I think the basic intent in universe should be considered. Starfleet puts the well-being of its crews at a premium. I would go so far as to suppose that, given the presumed astronomical advancements of computer storage capacity (getting into the delightfully vague ‘quad’ measurement), a ships computer could store patterns of a hundred individual examples of *one* variety of apple and randomly offer one up each time someone asks for an apple. Likewise steak, caviar, bloodwine, jumja sticks, chicken sandwiches and coffee, martinis, Earl Grey tea, etc. etc. It seems to me perfectly reasonable that Starfleet would consider that expenditure of storage space every but as worthwhile as providing as many individual selections as possible of music, books, films, and so forth for the comfort of the crew.
I think the notion of the computer providing a less than authentic chocolate sundae on the basis of a crew member’s health seems misguided. Even if we don’t 100% subscribe to the idea of a Roddenberryian ‘perfect’ human, we’d probably want to figure that a person who had gone through the effort of becoming a Starfleet officer would be responsible and self-disciplined enough to enjoy an indulgence responsibly from time to time.
Now - would, say, a portion of jambalaya from the replicator be as good as one served up fresh at table at Sisko’s? Maaaaybe, but unless the original pattern was scanned from Sisko’s, I’ll bet it comes in a little under the mark. Not because it’s inherently less good, perhaps, but I suppose that the experience counts for something (atmosphere, personal touches of the chef, and so on).
Consider that even the US Navy has traditionally placed a premium on providing good food for submariners. No reason to suppose that Starfleet would fall anywhere short of two or three hundred percent of that degree of effort. The technology easily provides for that possibility well within reasonable limits of computer storage, available ship’s power, and any other variables at hand.
The notion of ‘artificial sci-fi food that falls short of expectations’ is unimaginative and betrays the spirit behind the idea of replicators. There’ll always be people who look for something to complain about, I guess, but for most Starfleet personnel I’m guessing it’s far more than sufficient.
And Picard and his caviar? He was brought up a) French and b) in a household that explicitly didn’t care for replicators. If the worst he does is get snobby about caviar, well, I suppose one must expect some points a person will be picky about. The bottom line: there’s no accounting for taste.
A far more important question in my mind? Why does an Irishman creating whiskey-flavored gum go with Scotch?
It could also be something along the lines of fast food and sit down restaurants. Fast food is produced to be pretty much exactly the same taste every single time, whereas a burger at a fancier sit down restaurant is going to change slightly every time due to human error. However, we’re probably still going to prefer the burger from the fancier place because there is the human touch going into it rather than a factory.
Replicators have been described with worse qualities as time has gone on since season 1 of TNG, but I think this isn't the replicator having weaknesses in its abilities, not completely. Replicated food is made from transporter patterns, so replicated food should be physically indistinguishable from its non-replicated originating counterpart, just as a transported person is not different at the destination.
Later with Diana ordering the chocolate sundae we find the food is engineered for health, at the cost of, presumably, experience. When Eddington describes the food it sounds artificial at its fundamental basis. My interpretation is complaints over the replicated food have their basis in the pattern, not the output. Certain people don't like replicated food, because the originating dish or scratch pattern is designed for optimized health, combined with an off screen idea that health food tastes bad.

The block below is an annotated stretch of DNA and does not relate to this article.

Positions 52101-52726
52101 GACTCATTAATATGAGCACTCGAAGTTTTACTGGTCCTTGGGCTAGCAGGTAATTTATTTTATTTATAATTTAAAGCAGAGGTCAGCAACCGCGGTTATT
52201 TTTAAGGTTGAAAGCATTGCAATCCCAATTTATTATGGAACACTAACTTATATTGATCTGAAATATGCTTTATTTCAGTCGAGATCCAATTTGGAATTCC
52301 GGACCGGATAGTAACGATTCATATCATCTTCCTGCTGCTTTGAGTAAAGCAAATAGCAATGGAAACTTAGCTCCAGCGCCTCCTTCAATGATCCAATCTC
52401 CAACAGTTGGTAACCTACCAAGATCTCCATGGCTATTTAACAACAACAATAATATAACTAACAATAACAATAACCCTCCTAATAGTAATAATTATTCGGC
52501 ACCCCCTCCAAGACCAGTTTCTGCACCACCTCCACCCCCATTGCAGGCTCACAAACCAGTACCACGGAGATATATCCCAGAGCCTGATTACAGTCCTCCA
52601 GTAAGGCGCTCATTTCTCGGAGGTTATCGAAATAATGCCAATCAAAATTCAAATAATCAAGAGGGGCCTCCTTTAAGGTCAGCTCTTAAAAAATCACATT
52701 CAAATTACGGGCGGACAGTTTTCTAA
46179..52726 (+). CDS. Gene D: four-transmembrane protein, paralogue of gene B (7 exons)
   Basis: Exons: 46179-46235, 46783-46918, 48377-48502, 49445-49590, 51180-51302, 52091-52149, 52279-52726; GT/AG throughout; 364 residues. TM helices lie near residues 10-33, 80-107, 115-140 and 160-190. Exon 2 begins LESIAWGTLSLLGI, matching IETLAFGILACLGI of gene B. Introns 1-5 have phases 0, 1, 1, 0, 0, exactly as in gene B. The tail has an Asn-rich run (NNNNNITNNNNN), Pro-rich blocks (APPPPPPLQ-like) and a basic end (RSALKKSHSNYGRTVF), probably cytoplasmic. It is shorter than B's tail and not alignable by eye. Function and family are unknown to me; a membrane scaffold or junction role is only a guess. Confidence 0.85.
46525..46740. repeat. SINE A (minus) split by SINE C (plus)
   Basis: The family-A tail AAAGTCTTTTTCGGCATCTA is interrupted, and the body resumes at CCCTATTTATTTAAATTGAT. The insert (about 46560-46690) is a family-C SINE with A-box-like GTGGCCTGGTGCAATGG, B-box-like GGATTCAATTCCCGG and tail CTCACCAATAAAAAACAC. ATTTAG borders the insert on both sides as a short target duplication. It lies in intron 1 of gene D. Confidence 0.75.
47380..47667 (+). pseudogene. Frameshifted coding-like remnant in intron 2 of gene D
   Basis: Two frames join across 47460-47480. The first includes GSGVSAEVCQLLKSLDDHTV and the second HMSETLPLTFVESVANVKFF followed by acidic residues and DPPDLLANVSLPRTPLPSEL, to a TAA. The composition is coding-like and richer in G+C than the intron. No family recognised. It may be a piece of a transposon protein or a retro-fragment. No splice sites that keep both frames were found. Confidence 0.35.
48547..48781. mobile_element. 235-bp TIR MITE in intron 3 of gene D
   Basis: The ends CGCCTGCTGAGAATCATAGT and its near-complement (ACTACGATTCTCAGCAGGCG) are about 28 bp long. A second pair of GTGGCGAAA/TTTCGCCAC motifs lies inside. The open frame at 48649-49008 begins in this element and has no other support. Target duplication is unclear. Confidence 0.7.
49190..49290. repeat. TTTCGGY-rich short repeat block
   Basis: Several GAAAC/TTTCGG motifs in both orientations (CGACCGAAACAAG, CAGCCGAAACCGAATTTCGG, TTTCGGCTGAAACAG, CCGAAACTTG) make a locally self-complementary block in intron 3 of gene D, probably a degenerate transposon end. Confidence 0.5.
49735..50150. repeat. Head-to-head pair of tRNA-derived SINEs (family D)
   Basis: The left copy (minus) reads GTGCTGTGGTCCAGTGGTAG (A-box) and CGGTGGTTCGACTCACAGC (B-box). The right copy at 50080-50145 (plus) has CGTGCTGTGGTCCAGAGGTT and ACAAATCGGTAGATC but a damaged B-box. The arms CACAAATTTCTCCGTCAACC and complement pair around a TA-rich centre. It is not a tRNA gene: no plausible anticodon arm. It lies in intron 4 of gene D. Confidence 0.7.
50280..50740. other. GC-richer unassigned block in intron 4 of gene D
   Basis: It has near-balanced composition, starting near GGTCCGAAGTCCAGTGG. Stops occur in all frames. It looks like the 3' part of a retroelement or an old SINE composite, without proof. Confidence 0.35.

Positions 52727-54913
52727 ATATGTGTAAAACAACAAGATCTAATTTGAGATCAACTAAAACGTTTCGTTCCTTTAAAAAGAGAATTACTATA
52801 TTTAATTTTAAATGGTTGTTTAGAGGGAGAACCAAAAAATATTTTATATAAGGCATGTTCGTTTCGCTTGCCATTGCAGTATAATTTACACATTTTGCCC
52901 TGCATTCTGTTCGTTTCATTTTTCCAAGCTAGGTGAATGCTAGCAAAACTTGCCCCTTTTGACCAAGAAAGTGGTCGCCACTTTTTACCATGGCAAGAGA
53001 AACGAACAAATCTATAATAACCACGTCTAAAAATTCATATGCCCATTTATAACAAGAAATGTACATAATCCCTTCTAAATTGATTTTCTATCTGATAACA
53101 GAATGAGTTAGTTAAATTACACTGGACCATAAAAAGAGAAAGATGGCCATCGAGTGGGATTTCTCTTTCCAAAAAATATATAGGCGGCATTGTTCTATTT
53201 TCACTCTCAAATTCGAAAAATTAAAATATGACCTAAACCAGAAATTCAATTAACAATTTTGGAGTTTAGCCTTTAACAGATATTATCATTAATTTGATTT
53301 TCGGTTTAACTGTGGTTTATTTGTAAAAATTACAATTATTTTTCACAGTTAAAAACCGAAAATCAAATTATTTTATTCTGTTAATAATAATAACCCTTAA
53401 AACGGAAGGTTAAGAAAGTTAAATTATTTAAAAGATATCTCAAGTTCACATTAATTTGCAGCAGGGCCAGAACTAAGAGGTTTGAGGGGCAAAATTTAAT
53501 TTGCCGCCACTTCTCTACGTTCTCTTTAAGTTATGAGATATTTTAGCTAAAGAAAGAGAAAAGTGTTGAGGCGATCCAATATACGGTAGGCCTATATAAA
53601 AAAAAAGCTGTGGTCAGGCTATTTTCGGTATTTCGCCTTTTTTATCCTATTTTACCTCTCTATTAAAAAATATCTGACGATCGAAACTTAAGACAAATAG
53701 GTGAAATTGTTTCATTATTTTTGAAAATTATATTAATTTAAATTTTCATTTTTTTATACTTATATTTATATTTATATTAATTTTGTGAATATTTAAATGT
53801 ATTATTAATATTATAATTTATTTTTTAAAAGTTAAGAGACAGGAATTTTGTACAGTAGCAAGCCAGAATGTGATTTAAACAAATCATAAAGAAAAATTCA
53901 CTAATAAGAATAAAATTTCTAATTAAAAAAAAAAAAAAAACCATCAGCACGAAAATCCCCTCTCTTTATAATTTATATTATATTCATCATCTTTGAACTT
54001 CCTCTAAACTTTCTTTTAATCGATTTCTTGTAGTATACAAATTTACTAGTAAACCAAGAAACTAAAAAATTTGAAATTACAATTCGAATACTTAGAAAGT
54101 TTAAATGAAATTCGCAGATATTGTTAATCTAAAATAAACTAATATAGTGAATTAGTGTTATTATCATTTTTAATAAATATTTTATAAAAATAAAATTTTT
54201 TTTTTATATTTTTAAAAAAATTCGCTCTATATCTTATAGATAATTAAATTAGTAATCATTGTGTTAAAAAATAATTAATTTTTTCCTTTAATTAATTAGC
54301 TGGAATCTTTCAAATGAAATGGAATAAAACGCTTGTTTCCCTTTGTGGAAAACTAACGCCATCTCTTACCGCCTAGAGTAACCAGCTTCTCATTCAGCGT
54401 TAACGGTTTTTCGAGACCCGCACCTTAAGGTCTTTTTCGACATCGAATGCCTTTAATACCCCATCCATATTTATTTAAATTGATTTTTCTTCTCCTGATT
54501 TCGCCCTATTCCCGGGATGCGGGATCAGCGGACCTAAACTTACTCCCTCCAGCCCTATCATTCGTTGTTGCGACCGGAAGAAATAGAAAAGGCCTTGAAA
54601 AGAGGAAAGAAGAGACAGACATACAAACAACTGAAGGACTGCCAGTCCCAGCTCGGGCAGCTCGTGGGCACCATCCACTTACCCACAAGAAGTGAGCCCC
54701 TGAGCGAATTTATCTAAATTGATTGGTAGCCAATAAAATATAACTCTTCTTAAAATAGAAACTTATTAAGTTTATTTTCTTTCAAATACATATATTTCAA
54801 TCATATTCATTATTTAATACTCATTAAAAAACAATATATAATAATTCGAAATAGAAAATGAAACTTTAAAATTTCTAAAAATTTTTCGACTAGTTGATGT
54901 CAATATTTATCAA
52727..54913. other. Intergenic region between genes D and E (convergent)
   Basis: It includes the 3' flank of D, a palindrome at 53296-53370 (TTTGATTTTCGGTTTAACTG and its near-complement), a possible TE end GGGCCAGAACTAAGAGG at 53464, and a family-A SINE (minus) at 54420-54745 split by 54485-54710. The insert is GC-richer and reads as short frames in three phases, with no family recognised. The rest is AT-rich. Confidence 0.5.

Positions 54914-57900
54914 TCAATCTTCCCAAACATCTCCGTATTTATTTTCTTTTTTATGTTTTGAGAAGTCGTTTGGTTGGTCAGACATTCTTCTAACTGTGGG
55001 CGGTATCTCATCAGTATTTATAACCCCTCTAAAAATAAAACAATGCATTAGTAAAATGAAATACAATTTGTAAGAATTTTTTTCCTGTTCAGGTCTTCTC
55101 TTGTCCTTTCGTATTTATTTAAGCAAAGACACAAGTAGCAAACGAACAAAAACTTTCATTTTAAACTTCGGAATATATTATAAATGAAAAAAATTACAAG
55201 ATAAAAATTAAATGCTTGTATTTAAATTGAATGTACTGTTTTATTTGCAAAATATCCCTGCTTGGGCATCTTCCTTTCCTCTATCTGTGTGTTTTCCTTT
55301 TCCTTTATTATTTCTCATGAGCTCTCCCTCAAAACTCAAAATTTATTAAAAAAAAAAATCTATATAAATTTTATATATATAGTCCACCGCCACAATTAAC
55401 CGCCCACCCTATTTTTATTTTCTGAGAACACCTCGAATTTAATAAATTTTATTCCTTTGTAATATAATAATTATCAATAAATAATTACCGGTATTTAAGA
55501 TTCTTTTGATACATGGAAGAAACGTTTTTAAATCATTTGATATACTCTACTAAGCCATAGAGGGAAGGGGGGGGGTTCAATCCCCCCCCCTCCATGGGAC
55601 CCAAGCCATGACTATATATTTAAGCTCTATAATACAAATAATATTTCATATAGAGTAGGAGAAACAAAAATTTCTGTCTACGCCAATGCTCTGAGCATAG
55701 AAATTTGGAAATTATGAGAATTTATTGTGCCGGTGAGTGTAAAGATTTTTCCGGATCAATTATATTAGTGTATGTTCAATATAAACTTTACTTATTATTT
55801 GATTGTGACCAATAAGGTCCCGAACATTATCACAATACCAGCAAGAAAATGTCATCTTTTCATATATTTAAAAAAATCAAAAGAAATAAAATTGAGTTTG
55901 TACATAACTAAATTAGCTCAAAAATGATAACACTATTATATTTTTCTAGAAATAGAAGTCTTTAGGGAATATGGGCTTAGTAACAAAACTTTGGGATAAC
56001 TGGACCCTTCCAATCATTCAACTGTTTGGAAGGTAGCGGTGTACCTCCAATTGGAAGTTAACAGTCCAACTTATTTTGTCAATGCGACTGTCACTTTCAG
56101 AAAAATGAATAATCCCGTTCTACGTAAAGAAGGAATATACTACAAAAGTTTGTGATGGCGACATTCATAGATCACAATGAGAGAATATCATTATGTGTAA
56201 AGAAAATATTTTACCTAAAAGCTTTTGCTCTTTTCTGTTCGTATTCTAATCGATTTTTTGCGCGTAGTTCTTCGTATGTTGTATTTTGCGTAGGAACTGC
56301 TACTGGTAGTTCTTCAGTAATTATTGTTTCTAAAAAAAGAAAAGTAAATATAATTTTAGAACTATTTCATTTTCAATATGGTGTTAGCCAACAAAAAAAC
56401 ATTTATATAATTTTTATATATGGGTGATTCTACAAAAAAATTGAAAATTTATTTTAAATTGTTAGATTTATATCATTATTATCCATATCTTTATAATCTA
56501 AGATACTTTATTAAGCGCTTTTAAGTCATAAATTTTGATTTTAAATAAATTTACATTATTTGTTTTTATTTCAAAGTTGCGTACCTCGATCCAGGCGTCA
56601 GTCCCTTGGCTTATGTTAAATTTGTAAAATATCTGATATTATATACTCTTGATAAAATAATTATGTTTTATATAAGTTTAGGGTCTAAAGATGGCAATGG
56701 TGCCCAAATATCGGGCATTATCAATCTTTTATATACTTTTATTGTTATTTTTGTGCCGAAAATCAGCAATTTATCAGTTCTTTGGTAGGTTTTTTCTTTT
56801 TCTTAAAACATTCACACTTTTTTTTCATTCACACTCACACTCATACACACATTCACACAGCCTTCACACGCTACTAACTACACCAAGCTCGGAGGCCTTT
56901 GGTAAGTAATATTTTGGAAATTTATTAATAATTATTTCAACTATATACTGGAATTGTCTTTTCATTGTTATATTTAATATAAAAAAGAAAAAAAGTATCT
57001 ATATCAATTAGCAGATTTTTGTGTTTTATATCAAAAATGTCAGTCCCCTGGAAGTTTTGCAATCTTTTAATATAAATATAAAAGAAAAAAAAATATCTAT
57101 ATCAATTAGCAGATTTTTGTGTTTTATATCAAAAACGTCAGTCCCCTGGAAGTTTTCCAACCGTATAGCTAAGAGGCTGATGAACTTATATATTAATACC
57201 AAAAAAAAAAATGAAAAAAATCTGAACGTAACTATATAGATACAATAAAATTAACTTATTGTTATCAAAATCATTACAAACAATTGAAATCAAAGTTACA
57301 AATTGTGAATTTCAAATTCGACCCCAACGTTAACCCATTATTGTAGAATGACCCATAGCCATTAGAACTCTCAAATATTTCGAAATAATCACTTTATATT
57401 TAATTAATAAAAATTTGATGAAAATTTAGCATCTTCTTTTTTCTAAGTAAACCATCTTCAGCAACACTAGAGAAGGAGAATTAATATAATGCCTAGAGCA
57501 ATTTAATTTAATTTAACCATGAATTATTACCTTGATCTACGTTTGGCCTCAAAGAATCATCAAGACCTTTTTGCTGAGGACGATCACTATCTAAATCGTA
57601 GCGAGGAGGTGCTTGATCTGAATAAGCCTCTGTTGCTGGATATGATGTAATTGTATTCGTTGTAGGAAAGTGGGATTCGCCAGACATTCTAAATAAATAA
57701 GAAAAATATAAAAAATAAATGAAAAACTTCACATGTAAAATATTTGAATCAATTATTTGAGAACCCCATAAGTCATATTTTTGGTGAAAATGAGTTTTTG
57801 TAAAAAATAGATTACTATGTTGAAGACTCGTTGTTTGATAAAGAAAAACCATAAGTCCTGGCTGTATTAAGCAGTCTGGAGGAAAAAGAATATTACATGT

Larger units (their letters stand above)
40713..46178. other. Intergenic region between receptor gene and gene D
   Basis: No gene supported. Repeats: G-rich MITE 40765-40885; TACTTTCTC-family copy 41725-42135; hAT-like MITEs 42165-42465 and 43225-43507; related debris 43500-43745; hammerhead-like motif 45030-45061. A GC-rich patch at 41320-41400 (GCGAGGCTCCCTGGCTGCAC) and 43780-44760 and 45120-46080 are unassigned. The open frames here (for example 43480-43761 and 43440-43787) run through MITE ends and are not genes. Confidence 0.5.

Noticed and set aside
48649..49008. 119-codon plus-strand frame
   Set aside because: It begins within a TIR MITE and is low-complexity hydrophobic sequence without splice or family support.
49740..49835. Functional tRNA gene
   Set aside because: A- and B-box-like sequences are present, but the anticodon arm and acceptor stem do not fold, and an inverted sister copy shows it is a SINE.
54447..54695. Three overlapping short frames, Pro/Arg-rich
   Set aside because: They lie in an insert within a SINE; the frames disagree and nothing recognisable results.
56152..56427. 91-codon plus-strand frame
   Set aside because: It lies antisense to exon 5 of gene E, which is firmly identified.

That means there is nothing stopping a person from scanning their favorite dish and that dish coming out identically every time. Replicators just have a bad reputation among retro grouches who have cooked for themselves and liked the output, or ate at a restaurant and preferred the experience. They can't scan the meal because it's too late, they already ate it. Can't eat your cake and keep it for later. Although nothing should be stopping anyone with the inclination of getting an order specifically to make a scan. That being said there are unreplicatable things like drugs and fancy water.
Unreplicatability is a true mystery because the same items can be transported safely without loosing effectiveness, such as with unreplicatable drugs. My guess is such things are actually living, or depend on a life dependent process to achieve or maintain the final product. Anything fermented might come out wrong.
As for Latinum being unreplicatable, it's never actually stated in the show. I like to think it is replicatable, and that its worth comes from the energy it takes to make it. It's physicalized electricity.
...Or simply the paper on which zillion-dollar bills are printed. That is, the only thing that has value is the coded worth, distinguishable by taste and sound in the smaller denominations but more carefully written in the molecules for the bricks and bullions. In isolation, latinum is merely a liquid that can give an exuberant luster to pretty brooches.
Replicating of living stuff doesn't appear to be a showstopper: the EMH does it in "Emanations", and apparently it's what gives Worf back his spine in "Ethics", too. But the criteria might be more exacting than in other applications, due to the ethical aspects of something going wrong. So whole puppies are replicated for research purposes only.
Complaining in general might be based on nothing much. "It's got a gene in it!" or "There are chemicals there!" would be complaints applicable at McDonalds and a six-star Michelin alike, and indeed commonly applied... Only blind tests would be relevant, and we don't get to see those in Trek.